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Derby_news
StoryWalk celebrates city’s 150th

A photo of a Derby cheerleader from 1983 soon will join the StoryWalk at Derby’s High Park.

It will be one of several photos celebrating the city’s 150th anniversary.

StoryWalk is a project of the Derby Health Collaborative, the Derby Public Library and the city to encourage reading, exercise and family time.

Carri Fry, youth services coordinator at the library, “deconstructs” a picture book and posts parts of it on displays along a roughly half-mile walk around the lake at High Park.

“We change the story out about every two months,” Fry explained.

The book for August and September is “Library Mouse” by Daniel Kirk.

“The 150th committee had mentioned they would like to have some pictures from the history of Derby included in StoryWalk,” Fry said.

She has worked with Kristy Norman, a colleague at the library, to secure historic photos for StoryWalk. Six new photos will be featured on the last three signs.

“We try to depict children and life in the past,” Fry said. “We want to appeal to families at the end of the StoryWalk.”

StoryWalk launched in July 2017 with the story “Duck on a Bike” by David Shannon.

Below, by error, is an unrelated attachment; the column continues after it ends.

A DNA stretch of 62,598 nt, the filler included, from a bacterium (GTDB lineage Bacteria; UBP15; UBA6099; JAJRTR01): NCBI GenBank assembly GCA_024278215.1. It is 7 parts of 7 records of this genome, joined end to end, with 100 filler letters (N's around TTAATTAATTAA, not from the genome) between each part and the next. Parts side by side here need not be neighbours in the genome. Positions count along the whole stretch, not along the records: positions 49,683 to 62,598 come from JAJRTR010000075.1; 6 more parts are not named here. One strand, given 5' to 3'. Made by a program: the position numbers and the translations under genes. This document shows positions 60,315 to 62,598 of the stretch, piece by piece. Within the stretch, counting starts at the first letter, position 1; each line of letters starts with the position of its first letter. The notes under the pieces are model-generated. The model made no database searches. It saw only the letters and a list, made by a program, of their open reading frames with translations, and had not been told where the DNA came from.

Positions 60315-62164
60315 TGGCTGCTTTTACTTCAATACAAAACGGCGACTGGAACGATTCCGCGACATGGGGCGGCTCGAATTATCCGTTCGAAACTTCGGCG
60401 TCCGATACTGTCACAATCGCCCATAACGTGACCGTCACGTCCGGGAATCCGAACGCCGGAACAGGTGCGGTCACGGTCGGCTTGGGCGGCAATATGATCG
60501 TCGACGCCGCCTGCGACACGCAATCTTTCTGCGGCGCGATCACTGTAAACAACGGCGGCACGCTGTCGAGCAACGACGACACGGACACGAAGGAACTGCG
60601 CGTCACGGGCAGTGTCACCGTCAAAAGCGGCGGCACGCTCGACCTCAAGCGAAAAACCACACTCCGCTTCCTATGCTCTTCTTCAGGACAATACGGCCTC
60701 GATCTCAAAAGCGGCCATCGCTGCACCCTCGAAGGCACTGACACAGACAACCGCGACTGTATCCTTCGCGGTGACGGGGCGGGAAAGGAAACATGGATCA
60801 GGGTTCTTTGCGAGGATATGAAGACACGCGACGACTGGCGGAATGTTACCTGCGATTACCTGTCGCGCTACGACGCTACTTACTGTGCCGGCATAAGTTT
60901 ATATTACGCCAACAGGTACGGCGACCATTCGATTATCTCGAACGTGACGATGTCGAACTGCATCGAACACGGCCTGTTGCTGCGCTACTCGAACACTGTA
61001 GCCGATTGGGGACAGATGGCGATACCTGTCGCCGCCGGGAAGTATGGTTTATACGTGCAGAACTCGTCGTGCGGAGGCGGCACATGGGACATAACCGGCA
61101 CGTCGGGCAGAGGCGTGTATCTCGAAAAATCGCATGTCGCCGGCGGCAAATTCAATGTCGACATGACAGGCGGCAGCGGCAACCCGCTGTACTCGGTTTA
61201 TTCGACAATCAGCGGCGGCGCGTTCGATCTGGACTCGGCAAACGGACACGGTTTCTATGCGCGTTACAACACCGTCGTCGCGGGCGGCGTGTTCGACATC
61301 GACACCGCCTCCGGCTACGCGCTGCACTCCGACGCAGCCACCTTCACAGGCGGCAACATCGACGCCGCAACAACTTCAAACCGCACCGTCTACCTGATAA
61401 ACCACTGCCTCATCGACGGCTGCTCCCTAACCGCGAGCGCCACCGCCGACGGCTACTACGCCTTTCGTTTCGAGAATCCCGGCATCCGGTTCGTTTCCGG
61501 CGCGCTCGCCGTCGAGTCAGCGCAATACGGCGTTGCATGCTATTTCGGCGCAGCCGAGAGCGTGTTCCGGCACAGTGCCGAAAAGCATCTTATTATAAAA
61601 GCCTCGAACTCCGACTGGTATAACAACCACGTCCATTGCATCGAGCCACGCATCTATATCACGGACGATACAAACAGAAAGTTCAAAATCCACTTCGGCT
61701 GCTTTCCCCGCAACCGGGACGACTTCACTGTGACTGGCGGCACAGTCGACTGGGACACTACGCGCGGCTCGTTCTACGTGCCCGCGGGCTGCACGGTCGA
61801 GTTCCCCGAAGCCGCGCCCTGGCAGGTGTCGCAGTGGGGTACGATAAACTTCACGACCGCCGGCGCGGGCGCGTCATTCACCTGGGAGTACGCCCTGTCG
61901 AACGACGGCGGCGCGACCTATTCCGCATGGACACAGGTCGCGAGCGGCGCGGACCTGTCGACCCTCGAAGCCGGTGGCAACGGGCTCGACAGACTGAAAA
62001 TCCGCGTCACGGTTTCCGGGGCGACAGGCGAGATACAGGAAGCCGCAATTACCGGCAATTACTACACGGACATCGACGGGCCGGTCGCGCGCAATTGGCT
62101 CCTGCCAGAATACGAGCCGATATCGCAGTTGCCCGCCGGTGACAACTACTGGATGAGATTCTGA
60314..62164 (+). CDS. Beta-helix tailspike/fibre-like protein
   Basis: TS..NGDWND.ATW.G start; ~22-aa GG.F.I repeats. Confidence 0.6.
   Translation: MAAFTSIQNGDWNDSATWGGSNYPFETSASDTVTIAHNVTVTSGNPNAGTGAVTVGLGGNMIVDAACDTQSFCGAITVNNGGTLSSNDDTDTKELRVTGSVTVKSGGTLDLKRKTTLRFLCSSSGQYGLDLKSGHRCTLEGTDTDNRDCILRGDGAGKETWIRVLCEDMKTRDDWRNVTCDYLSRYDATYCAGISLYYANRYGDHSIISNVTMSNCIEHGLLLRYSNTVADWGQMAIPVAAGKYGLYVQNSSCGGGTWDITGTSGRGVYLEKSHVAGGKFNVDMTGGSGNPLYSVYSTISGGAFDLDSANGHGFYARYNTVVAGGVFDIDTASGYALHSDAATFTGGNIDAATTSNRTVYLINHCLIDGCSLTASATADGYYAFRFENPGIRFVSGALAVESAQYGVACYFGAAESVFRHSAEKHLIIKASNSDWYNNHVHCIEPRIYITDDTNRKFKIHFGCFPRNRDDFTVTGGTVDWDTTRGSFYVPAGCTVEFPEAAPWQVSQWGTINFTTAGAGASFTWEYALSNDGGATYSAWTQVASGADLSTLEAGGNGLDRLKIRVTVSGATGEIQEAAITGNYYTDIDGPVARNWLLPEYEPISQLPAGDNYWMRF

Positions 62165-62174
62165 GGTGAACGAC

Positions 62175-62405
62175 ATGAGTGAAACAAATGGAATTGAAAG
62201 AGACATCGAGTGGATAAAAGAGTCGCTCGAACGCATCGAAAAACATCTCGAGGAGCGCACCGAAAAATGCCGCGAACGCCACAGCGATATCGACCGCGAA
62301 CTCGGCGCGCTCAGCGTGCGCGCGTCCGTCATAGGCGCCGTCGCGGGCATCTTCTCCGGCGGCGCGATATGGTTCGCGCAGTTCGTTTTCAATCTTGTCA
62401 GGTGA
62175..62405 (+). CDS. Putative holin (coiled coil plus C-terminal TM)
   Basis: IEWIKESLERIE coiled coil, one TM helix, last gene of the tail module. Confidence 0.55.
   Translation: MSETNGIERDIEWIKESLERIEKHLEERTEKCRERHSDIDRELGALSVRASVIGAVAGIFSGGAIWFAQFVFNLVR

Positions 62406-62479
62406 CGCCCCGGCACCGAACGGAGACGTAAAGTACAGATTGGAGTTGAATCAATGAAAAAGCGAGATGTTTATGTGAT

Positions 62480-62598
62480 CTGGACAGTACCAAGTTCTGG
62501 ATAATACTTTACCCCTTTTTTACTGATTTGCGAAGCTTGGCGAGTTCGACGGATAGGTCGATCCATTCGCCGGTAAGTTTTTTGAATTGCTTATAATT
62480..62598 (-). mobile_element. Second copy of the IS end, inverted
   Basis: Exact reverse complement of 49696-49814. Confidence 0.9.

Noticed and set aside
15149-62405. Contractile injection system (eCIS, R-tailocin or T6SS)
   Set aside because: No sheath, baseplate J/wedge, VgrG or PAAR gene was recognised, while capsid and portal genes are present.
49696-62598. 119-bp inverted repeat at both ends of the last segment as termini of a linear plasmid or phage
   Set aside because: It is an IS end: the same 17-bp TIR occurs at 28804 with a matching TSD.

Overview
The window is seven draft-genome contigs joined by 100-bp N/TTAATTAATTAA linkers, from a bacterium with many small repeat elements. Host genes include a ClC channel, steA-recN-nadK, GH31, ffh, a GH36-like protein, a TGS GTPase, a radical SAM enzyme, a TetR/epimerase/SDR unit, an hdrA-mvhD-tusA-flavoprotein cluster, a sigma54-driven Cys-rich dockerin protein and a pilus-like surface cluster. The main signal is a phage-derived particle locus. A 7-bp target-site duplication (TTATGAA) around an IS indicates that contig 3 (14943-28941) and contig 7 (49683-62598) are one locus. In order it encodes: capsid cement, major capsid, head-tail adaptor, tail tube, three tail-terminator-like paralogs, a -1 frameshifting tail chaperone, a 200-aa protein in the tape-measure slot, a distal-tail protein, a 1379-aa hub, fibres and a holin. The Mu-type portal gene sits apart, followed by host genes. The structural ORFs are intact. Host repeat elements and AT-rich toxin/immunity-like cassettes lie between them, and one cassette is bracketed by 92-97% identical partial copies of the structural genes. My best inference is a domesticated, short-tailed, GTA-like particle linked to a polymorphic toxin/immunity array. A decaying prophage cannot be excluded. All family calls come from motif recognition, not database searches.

Stories are geared toward families with preschoolers, though people of all ages seem to appreciate StoryWalk, Fry said.

Debbie Williams, community wellness coordinator for the Derby Recreation Commission, agreed.

“It seems like I always have a lot of people making references to it,” she said. “I do think it is sort of a draw for people.”

Williams brought the idea for StoryWalk home after seeing a similar installment during a trip to botanical gardens in Springfield, Missouri.

“I thought ‘This is pretty darn cool,’” Williams said. “I connected with Carri at the library, and she loved the idea.”

A fundraiser helped pay for the permanent signs along StoryWalk.

High Park is east of Madison and Rock.


Business
Derby’s first hospital part of a growing service sector

After a quiet opening, the city’s first hospital is ready to show itself off to the public.

Officials at Rock Regional Hospital have set an open house for 5 to 7 p.m. Aug. 14 at the 89,000-square-foot facility, which is at 3251 N. Rock and just north of Field Station: Dinosaurs. It has been in business since April, but its leaders wanted to get its operations and staff in place before a public opening.

During the event, which includes refreshments, the public may tour the hospital and meet its staff and physicians.

Barry Beus, the hospital’s vice president of business development and strategy, is one of the members of the executive team who has been working to get the hospital’s structure in place.

It’s been a lot of effort and there were numerous details to tackle, but operations are going “very well,” he said, and he credited much of that to what he called “a very talented team of physicians and staff.”

“We have already had many patients come in for surgery or utilize our emergency room,” Beus said.

Officials have been pleased with patient outcomes and their experiences, he said.